Asia

Myanmar's financial system and economy are largely cut off from the outside world -- but not the global economic crisis, The Wall Street Journal reported. As the country's military junta wraps up its trial of dissident Aung San Suu Kyi, conditions in the capital and rural areas illustrate the effects of the slowdown on this isolated nation's already-tenuous economy. Key sectors such as agriculture and tourism are reeling, and business in the commercial center of Yangon has dwindled, residents and economists say.
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From his secret hideaway, BTA Bank’s former Chairman Mukhtar Ablyazov says Kazakhstan’s government caused the default of the nation’s largest lender. Kazakh prosecutors want him for allegedly embezzling the bank’s money, Bloomberg reported. The biggest losers in the dispute may be investors who poured into the former Soviet state as crude oil rose to a record and the economy grew 10 percent annually for eight years.
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General Motors Corp. said Wednesday its operations in Thailand and Southeast Asia are unaffected by its ongoing restructuring, Dow Jones Newswires reported. "Operations in Thailand and the ASEAN region will remain unaffected by GM Corp.'s situation in the U.S., even in the event GM Corp. files for Chapter 11. This is because GM Thailand, including Chevrolet Sales Thailand, and other operations in ASEAN are locally-incorporated entities which accords them the ability to operate independently from its parent company in the US," General Motors said in a statement.
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Bidders for German carmaker Opel are being pressed to make last-minute changes to their offers ahead of a meeting on Wednesday that could narrow the field of potential investors in the General Motors unit, Reuters reported. German Chancellor Angela Merkel's government has been considering offers for Opel from Italy's Fiat, Canadian auto parts company Magna International and Belgium-listed industrial holding RHJ International.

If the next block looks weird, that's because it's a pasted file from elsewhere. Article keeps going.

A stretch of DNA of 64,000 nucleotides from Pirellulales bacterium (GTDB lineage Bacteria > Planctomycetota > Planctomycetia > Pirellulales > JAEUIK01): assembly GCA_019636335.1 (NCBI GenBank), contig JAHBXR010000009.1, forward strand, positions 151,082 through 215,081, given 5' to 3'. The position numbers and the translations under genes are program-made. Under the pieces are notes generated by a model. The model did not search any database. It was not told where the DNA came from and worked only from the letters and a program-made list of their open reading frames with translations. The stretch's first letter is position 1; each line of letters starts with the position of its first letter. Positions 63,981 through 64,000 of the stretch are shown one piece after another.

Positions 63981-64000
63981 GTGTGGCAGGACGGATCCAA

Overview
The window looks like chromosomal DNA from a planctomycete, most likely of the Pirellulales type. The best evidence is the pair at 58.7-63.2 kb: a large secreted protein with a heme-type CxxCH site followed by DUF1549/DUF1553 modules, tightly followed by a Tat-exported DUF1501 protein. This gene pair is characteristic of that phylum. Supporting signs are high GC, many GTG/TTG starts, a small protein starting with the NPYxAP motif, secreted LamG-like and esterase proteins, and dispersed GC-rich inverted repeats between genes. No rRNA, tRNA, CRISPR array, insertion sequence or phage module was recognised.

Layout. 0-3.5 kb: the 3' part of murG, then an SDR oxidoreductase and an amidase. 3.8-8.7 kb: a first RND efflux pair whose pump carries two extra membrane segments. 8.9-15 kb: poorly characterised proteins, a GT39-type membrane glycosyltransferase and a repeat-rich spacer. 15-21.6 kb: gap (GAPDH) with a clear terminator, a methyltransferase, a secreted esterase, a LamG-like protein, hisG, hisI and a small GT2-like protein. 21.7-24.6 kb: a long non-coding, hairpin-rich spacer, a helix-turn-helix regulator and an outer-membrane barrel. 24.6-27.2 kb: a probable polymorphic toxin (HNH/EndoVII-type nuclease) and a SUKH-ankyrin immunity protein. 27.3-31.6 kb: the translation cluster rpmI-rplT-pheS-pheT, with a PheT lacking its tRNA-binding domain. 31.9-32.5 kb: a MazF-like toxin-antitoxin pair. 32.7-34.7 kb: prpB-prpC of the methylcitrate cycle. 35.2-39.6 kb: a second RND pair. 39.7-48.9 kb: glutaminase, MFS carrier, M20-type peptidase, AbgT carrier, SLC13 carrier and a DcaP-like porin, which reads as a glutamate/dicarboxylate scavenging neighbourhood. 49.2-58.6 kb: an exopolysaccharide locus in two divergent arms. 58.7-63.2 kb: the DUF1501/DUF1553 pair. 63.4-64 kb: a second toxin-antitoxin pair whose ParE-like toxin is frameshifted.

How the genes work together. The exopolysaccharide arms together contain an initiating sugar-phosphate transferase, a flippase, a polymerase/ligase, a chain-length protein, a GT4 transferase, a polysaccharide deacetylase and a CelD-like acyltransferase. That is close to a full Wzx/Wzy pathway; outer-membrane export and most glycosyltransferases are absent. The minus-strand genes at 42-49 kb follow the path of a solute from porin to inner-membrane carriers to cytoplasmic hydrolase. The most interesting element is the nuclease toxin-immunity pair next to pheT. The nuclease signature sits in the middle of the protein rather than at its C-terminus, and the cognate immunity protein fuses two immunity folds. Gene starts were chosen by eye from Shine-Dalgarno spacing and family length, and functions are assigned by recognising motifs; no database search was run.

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Court-appointed administrators overseeing Lehman Brothers Holdings Inc.'s global bankruptcy proceedings have signed a multilateral agreement allowing them to share information and coordinate the insolvency process as the financial services firm wends its way through more than 75 distinct bankruptcy filings, Bankruptcy Law360 reported.
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The global financial crisis has tarnished the dollar and will prompt reserve managers to diversify, but the U.S. currency will retain its dominant international role, a senior Chinese official said in remarks published on Wednesday, Reuters reported. Guan Tao from the State Administration of Foreign Exchange, which invests China's $1.95 trillion in currency reserves, likened the risk of U.S. inflation and dollar depreciation to "blocked dams" that threatened the stability of the global monetary system in the medium term.
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Ailing carmaker Ssangyong Motor on Monday it will proceed with restructuring plans and push for an early sales of idle assets to secure enough funds to operate factories, launch new cars and boost liquidity, The Chosun Ilbo reported. Ssangyong will seek an additional mortgage of W330 billion (US$1=W1,251) from the Korea Development Bank and relocate the Seoul Office from Posteel Tower to the Poongrim Building nearby to save over W1 billion in rent a year.
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Credit-ratings firm Fitch Ratings says China's banks are showing early signs of asset-quality deterioration amid a torrent of lending to help fund government stimulus projects, The Wall Street Journal reported. New loans totaling 5.17 trillion yuan, or $757.5 billion, in the first four months of this year have already exceeded the 4.91 trillion yuan in loans made in all of 2008. Amid the credit surge, government officials have warned of rising risks.
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Taiwan's economy contracted by a record 10.24% in the first quarter from a year earlier as Western consumers refrained from buying the island's exports, prompting the government to revise down its growth forecast for 2009, The Wall Street Journal reported. The first-quarter decline in gross domestic product--the third consecutive quarterly retreat for the export-oriented economy--exceeded the 9.05% fall expected and followed the island's revised 8.61% contraction in the fourth quarter of 2008. Taiwan, home to technology-goods producers like Acer Inc.
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Sony, which has 2,500 suppliers of components and materials, is to cut the number by half in a “life-changing” effort to streamline its cumbersome procurement network and cut costs by about 500 billion yen (£3.3 billion), the Times Online reported. The move by the entertainment and electronics group marks another shift in the Japanese business environment which, over the past six months, has undergone more radical changes than at any other time in the past 20 years.
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